Tomatillo – Physalis philadelphica – 20 Seeds

$1.25

Common names. English: tomatillo, husktomato, jamberry, ground cherry; Spanish: tomate de cascara, tomate de fresadilla, tomate milpero, tomate verde, tomatillo (Mexico), miltomate (Mexico, Guatemala)

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Tomatillo – Physalis philadelphica – 20 Seeds

Physalis philadelphica Lam.

Common names. English: tomatillo, husktomato, jamberry, ground cherry; Spanish: tomate de cascara, tomate de fresadilla, tomate milpero, tomate verde, tomatillo (Mexico), miltomate (Mexico, Guatemala)

The tomatillo or husk-tomato (Physalis philadelphica) is a solanaceous plant cultivated in Mexico and Guatemala and originating from Mesoamerica. Various archaeological findings show that its use in the diet of the Mexican population dates back to pre-Columbian times. Indeed, vestiges of Physalis sp. used as food have been found in excavations in the valley of Tehuacán (900 BC–AD 1540). In pre-Hispanic times in Mexico, it was preferred far more than the tomato (Lycopersicon sp.). However, this preference has not been maintained, except in the rural environment where, in addition to the persistence of old eating habits, the tomato’s greater resistance to rot is still valued. Possibly because of the fruit’s colourful appearance and because there are ways of eating it which are independent of the chili (Capsicum sp.), the tomato achieved greater acceptance outside Mesoamerica and Physalis sp. was marginalized, or its cultivation was discontinued, as happened in Spain. It is relevant to note that only in central Mexico is the fruit of Lycopersicon sp. known chiefly as “jitotomate”, since in other parts of the country and in Central and South America it is called “tomate”.

P. philadelphica was domesticated in Mexico from where it was taken to Europe and other parts of the world; its introduction into Spain has been well documented. Indeed, it is believed that this species originated in central Mexico where, at present, both wild and domesticated populations may be found.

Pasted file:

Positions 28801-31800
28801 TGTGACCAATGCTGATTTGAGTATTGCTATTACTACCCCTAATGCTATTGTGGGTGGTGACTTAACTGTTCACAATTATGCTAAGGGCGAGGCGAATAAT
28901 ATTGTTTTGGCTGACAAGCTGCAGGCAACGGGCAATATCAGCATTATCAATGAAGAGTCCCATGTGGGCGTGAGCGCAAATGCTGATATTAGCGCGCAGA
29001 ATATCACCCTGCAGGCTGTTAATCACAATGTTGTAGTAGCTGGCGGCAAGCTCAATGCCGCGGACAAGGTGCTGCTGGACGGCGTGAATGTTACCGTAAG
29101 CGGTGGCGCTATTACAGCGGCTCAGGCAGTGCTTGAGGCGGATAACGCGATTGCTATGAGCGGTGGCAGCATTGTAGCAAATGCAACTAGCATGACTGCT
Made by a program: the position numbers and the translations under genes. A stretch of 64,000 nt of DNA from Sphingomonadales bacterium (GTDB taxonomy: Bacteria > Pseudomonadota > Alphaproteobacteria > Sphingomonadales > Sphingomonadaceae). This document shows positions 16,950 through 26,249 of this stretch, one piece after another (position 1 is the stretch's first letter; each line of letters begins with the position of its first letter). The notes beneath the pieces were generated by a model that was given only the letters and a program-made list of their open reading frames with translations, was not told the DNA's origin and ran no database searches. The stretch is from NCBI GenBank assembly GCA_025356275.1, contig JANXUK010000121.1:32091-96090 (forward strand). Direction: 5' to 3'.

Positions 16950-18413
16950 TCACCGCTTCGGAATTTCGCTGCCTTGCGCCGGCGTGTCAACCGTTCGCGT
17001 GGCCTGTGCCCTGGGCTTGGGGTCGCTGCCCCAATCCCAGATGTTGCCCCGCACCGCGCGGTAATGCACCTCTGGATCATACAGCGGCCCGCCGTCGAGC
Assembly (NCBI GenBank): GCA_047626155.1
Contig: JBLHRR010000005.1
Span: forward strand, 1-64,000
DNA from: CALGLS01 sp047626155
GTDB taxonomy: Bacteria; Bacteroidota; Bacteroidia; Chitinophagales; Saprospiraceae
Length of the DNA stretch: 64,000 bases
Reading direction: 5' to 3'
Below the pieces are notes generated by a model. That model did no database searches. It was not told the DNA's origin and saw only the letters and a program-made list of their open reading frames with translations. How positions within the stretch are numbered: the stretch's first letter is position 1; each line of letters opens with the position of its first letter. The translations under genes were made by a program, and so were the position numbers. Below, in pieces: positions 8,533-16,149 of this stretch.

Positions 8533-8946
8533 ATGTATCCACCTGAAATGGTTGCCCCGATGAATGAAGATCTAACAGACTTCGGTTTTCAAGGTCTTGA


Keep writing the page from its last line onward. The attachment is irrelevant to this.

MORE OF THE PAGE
The name “tomato” derives from the Nahuatl “tomatl”; this word is a generic one for globose fruits or berries which have many seeds, watery flesh and which are sometimes enclosed in a membrane.
Of the great number of species of the genus Physalis, very few are used for their fruit. P. peruviana L. has been grown in Peru since pre-Columbian times. The fruit of P. chenopodifolia is picked in the state of Tlaxcala, Mexico. In Europe, P. alkekengi is grown as an ornamental plant because of the colourful calyx of its fruit, and its fruit also is used in central and southern Europe.

The tomatillo has been a constant component of the Mexican and Guatemalan diet up to the present day, chiefly in the form of sauces prepared with its fruit and ground chilies to improve the flavour of meals and stimulate the appetite. The tomatillo is also used in sauces with green chili, mainly to lessen its hot flavour. The fruit of the tomatillo is used cooked, or even raw, to prepare purees or minced meat dishes which are used as a base for chili sauces known generically as salsa verde (green sauce); they can be used to accompany prepared dishes or else be used as ingredients in various stews. An infusion of the husks (calyces) is added to tamale dough to improve its spongy consistency, as well as to that of fritters: it is also used to impart flavour to white rice and to tenderize red meats.

Additional information

Weight 3 oz